BionanotechStartup BioNanoTech has developed a patented platform technology for purifying proteins/antibodies across size ranges.

In particular, the company has developed a new class of Immobilization Metal Affinity Chromatography (IMAC) nanoresins.

“We are building something new at a new scale, and something that can do chemistry and physics on a scale that is more closely to what the target molecules are,” said John Harrold, chief scientific officer at BioNanoTech.

Onyema Osuagwu

Onyema Osuagwu

While IMAC has existed for more than four decades, the technology traditionally has not been able to capture a wide range of proteins. “This is problematic because these are the starting points for what will be coming later on biologic drugs,” BioNanoTech CEO Onyema Osuagwu said.

Traditional drawbacks of IMAC include metal-ion leaching, size-variant protein capacity and denaturation of some proteins.

BioNanoTech has developed a new class of patented IMAC nanoresins to overcome those hurdles. The company says its resins offer reduced or no metal leaching and size-invariant protein capacity.

John Harrold

John Harrold

“We’ve nano-engineered a new type of support for our platform that gives us that ability to deploy IMAC resins and other technologies that we’re also developing,” Osuagwu said.

In addition to IMAC resins, the company has also developed immunoaffinity chromatography (IAC) nanoresins that offer similar advantages in the purification of monoclonal antibodies. The IAC resins also support high capacity and purity.

The company says its new resins also offer high purity in a single-step separation of cytosolic and membrane proteins with less denaturing than current technologies.

BioNanoTech is targeting customers across the biotech sector, including R&D scientists in the pharmaceutical industry and academia.

“The first and most important thing is workflow reduction,” Osuagwu said. “Because we have so much higher purity and much more specificity in how we set it up, we can reduce steps.”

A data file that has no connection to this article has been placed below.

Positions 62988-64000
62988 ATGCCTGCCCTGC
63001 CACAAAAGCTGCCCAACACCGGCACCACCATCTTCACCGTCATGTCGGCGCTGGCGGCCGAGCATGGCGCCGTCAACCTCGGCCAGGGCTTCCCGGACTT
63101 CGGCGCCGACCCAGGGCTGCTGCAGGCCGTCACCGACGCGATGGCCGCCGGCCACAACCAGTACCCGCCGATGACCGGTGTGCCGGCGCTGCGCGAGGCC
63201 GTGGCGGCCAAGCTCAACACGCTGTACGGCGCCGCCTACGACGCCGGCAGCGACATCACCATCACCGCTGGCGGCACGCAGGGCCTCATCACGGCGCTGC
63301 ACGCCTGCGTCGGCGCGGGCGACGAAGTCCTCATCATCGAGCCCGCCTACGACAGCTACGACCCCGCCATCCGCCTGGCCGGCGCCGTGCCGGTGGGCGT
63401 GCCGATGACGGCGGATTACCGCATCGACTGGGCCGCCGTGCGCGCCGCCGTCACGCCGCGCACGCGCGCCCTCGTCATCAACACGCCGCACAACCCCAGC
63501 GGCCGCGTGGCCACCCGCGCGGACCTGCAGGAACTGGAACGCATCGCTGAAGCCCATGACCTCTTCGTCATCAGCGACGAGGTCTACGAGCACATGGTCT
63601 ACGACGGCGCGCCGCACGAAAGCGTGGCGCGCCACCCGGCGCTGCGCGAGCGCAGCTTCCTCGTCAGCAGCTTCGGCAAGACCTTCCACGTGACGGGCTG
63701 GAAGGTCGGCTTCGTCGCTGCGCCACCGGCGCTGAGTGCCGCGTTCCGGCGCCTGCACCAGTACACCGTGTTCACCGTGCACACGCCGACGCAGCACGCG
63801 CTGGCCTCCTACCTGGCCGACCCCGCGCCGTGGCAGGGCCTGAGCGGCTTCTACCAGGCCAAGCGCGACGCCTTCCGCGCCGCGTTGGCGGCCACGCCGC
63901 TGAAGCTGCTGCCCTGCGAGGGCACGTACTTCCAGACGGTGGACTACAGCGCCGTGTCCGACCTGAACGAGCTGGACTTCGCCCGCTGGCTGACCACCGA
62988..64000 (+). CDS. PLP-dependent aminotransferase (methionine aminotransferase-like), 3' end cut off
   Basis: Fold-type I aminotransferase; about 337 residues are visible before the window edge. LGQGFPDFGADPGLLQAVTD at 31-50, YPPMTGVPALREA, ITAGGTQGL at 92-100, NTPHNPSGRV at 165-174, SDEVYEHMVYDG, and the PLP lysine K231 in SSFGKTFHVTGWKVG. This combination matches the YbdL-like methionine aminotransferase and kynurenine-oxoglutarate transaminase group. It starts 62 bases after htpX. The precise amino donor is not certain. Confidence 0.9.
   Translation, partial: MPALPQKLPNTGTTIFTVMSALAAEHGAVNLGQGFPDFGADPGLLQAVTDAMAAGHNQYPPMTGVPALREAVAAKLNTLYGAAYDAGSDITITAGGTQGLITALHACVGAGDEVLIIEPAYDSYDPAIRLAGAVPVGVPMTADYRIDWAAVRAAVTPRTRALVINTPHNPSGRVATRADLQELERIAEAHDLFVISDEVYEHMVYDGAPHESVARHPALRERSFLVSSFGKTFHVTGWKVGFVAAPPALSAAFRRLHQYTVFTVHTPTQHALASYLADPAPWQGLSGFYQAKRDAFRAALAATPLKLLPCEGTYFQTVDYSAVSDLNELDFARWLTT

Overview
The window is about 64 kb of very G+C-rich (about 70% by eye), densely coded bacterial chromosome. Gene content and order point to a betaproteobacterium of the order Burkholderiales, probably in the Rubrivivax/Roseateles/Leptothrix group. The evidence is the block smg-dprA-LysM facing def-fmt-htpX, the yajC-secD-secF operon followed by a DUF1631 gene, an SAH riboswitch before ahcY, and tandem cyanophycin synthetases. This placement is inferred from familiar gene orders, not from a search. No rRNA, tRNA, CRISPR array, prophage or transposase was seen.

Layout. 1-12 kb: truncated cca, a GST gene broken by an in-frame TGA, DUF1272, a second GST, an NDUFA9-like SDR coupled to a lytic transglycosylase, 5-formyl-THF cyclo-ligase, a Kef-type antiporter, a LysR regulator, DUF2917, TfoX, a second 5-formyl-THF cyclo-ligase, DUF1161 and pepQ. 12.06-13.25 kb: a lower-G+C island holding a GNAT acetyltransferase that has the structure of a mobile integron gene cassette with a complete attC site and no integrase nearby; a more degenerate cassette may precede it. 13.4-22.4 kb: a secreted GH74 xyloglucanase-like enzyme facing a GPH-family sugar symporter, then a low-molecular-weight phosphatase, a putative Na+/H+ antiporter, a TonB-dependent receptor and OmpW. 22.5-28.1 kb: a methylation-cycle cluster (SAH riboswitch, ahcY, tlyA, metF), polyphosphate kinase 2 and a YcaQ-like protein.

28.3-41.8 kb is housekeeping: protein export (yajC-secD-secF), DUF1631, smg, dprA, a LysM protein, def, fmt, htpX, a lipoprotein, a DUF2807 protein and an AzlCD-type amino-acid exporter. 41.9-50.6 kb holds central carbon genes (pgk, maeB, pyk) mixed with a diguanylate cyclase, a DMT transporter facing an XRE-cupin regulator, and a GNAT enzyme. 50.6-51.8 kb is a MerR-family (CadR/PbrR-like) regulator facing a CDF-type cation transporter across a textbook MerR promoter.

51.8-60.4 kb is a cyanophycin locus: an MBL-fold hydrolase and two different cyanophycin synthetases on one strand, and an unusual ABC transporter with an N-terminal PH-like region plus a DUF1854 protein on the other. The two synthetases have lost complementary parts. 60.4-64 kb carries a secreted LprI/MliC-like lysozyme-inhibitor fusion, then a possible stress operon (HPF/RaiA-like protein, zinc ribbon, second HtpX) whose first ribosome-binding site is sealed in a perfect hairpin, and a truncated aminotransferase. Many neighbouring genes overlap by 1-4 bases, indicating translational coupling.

“The step reduction is powerful — especially in the R&D phase,” Osuagwu added. “We’ve gotten a lot of good commentary on that.”

Another factor differentiating BioNanoTech in drug discovery is its focus on physics. “We’re working with something that is more on the scale of biomolecules. And our materials are on the same scale, which means that the physics gets a lot more involved than, say, something like the ensemble effects of chemistry,” Harrold said.

The company’s focus is an outgrowth of research that Harrold conducted while earning a Ph.D. in biophysics from Rutgers University. “I did a lot of biointerfaces in the physics of the biological molecule interfacing with materials,” Harrold said.

In addition to being colleagues, Osuagwu and Harrold are also academics. Osuagwu is an associate professor at Morgan State University, while Harrold is an instructor and digital learning lab fellow at MIT.

The academic underpinning helped BioNanoTech secure funding twice from the National Science Foundation (NSF). In addition, the company is a recipient of I-Corps NSF funding. It has also received financial backing from the Small Business Innovation Research (SBIR) program.

“We actually were very intentional about where we took dollars,” Osuagwu said. “In addition to being able to help the widest number of people, we wanted to exert some level of control so we can understand the intentions of those we partner with.”